The Lost Brothers. New Songs of Dawn and Dust. Lojinx Records

Oisin Leech and Mark McCausland, the Irish duo who are The Lost Brothers make beautiful music together. Since teaming up in Liverpool in 2007 they have seemed to be conjoined at the hip (or throat) as their superb harmony singing has graced three albums and led to performances at the infamous Midnight Ramble at Levon Helm’s studio complex and more recently appearing live on Russian television. Invariably they’ve been compared to both the Everlys and Simon and Garfunkel due to the vocal setting but it’s fair to say that the pair are also very fine songwriters who have a knack of teaming up with simpatico producers and players giving each of their discs an individual personality.

Having recorded previously in Portland, Oregon, Sheffield and then Nashville (with Brendan Benson in the producers chair) for their previous releases New Songs of Dawn and Dust finds them back in their old stomping ground of Liverpool with ex Coral guitarist Bill Ryder Jones producing while another Coral member, Nick Power adds keyboards and writes one of the songs here. In contrast to 2012’s The Passing Of The Night which featured an excellent studio country band (including Gil Landry and Paul Brainard) here the music is pared back for the most part with the Brothers’ voices and guitars complemented on occasion by piano and drums and occasional trumpet allowing the harmonies full rein to shine.

The album opens with the gentle and lilting Spanish Reprise, described by the Brothers as “a Mexican sunrise over the Mersey.” Similar in mood to the cantina instrumentals on Willie Nelson’s Spirit album it serves as a bridge from the avowed Americana of the last album to the comparatively muted new world influences on the songs that follow. Day’s Ahead showcases the reasons for the comparisons to Phil, Don, Art and Paul as the Brothers deliver a jaunty acoustic guitar scrubbed cousin to Wake Up Little Susie with Mariachi trumpet adding colour. On Derridae however they take a cowboy lope and marry it to an Irish mysticism as they sing about a girl who weaves spells capturing hearts. It’s a beautiful song that features Leech and McCausland at their best, troubadours of the West and the Celtic heartland. Soldier’s Song is another winner with a simple guitar melody adorned by a mournful trumpet while Poor Poor Man harks back to a rustic and simple ballad form with a Woody Guthrie feel while the trumpet ( by Martin Smith) again adds a forlorn air. Gold And Silver reminds one that the Lost Brothers often refer to dusk and darkness (witness the album title) and is the sparest song here as an evocative and solitary guitar allows their voices to shine with a crepuscular glow as they sing about the lure of riches and the resultant price to pay, “raining down like poison showers.” This sepulchral element is highlighted on the closing song, the stark and majestic Stones Throw which throws up shivers for the listener as Power’s dramatic keyboards echo under the twilight vocals with the end result having a similar emotional heft as Leonard Cohen’s Hallelujah.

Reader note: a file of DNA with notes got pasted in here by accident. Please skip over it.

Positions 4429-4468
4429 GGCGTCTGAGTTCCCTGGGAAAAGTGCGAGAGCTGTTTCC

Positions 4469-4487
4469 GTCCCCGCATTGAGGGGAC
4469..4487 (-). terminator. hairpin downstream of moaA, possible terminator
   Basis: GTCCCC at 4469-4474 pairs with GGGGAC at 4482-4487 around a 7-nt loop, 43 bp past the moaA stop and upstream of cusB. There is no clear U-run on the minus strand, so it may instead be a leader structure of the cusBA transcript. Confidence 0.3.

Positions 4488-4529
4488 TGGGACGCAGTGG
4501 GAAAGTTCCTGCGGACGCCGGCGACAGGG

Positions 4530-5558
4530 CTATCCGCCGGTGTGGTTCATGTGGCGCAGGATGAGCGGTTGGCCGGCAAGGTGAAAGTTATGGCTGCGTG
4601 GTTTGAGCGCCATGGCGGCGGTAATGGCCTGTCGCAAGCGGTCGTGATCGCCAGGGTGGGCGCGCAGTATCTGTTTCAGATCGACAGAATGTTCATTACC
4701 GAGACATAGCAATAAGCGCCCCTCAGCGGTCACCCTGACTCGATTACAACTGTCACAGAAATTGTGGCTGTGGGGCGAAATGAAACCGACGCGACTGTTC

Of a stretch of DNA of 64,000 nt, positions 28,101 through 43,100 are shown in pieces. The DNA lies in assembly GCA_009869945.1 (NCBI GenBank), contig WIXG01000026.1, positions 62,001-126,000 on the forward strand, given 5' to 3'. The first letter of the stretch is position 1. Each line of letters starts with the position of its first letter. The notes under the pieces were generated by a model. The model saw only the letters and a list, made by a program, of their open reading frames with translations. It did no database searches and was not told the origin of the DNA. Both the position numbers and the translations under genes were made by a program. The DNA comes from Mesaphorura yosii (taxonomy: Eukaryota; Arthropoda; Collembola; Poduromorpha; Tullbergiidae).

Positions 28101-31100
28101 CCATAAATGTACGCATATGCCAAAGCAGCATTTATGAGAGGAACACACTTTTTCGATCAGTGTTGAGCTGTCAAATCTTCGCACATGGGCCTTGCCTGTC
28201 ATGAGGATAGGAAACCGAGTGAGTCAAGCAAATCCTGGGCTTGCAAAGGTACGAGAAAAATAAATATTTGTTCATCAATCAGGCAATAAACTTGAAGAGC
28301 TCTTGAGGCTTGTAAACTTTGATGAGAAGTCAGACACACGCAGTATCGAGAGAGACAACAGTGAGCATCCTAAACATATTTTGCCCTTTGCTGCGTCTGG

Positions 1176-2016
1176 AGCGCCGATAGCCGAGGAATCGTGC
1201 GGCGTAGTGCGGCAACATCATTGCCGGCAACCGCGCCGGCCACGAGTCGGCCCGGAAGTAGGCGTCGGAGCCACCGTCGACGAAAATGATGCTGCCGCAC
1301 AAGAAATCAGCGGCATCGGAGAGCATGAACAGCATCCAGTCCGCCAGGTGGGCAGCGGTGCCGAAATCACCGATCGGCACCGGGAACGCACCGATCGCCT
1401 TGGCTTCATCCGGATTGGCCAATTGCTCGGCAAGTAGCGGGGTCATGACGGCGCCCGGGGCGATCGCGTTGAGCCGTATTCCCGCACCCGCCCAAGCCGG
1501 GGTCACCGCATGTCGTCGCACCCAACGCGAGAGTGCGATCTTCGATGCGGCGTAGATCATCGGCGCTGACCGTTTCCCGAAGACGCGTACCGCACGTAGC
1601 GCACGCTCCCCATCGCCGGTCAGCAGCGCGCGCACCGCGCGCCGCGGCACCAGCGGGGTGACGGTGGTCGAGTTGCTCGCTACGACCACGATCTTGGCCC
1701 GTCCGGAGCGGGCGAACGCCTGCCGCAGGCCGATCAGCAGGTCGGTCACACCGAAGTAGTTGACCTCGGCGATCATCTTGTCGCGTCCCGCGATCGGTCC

New Songs of Dawn and Dust is in essence a fantastic album, a mature work from a duo who are well able to deliver these songs in a live setting stripped of the studio trappings. The Lost Brothers will be touring on the back of the release with some Scottish dates included. See here.



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